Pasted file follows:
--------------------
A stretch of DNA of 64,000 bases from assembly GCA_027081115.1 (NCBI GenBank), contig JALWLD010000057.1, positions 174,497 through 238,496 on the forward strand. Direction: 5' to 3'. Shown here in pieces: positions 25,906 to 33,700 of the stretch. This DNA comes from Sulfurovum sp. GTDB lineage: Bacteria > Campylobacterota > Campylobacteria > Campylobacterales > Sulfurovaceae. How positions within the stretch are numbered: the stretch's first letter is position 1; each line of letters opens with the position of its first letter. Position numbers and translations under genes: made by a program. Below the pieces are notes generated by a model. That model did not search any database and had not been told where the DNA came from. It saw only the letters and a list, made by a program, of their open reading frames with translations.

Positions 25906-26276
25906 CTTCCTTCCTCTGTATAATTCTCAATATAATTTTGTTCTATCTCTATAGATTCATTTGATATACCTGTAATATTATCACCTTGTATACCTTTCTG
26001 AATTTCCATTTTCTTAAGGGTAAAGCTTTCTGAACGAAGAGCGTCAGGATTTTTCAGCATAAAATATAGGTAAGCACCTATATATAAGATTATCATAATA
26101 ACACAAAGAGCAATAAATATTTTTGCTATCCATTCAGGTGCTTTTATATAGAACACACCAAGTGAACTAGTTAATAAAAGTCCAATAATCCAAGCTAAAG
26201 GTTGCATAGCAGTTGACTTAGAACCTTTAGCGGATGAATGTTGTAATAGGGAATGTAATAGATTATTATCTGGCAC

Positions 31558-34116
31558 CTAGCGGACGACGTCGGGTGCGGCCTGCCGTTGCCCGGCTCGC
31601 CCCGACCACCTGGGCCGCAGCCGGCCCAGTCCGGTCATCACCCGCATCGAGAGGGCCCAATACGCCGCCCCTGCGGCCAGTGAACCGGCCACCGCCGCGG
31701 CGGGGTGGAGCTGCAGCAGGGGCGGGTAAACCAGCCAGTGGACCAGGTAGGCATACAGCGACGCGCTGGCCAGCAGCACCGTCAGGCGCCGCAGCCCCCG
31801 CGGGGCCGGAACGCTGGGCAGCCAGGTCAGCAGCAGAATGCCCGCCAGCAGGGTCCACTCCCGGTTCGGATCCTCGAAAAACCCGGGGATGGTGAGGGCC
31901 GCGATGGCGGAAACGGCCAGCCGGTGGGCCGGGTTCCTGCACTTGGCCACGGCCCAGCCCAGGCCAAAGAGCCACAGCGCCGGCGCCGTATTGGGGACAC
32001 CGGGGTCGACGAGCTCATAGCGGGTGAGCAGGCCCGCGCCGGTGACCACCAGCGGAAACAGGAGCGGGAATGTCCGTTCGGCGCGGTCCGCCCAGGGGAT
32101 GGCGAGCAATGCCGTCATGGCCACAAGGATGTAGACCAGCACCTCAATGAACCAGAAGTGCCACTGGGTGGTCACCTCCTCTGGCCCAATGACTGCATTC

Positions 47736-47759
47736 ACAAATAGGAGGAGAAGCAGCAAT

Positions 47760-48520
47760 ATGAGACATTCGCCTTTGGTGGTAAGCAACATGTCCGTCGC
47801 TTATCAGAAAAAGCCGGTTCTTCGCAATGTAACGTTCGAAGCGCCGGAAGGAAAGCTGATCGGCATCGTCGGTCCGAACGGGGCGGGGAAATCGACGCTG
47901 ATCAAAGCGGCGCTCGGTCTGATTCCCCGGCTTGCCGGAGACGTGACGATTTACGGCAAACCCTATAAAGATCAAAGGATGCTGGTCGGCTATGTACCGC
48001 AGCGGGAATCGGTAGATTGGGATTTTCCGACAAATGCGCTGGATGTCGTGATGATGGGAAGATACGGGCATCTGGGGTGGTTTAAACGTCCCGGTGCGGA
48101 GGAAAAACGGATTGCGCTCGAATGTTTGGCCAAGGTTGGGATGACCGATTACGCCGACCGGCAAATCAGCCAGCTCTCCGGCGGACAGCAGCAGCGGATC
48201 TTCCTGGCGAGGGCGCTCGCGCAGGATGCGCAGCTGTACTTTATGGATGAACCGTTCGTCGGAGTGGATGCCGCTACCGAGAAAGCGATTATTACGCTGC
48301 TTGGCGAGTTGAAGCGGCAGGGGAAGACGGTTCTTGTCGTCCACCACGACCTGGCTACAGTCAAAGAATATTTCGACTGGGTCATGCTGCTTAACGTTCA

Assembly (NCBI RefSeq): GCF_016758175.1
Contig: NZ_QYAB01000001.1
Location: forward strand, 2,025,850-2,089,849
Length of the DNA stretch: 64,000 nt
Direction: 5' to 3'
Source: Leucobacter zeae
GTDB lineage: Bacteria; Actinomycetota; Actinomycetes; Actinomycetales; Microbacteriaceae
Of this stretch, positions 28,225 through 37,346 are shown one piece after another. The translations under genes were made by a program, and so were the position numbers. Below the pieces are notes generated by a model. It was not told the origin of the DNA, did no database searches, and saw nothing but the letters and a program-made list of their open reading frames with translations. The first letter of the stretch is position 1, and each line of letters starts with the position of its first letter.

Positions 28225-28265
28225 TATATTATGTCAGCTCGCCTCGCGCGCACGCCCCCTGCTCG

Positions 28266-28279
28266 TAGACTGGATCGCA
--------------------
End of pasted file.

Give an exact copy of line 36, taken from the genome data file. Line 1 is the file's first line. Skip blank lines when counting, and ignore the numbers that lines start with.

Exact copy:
28266 TAGACTGGATCGCA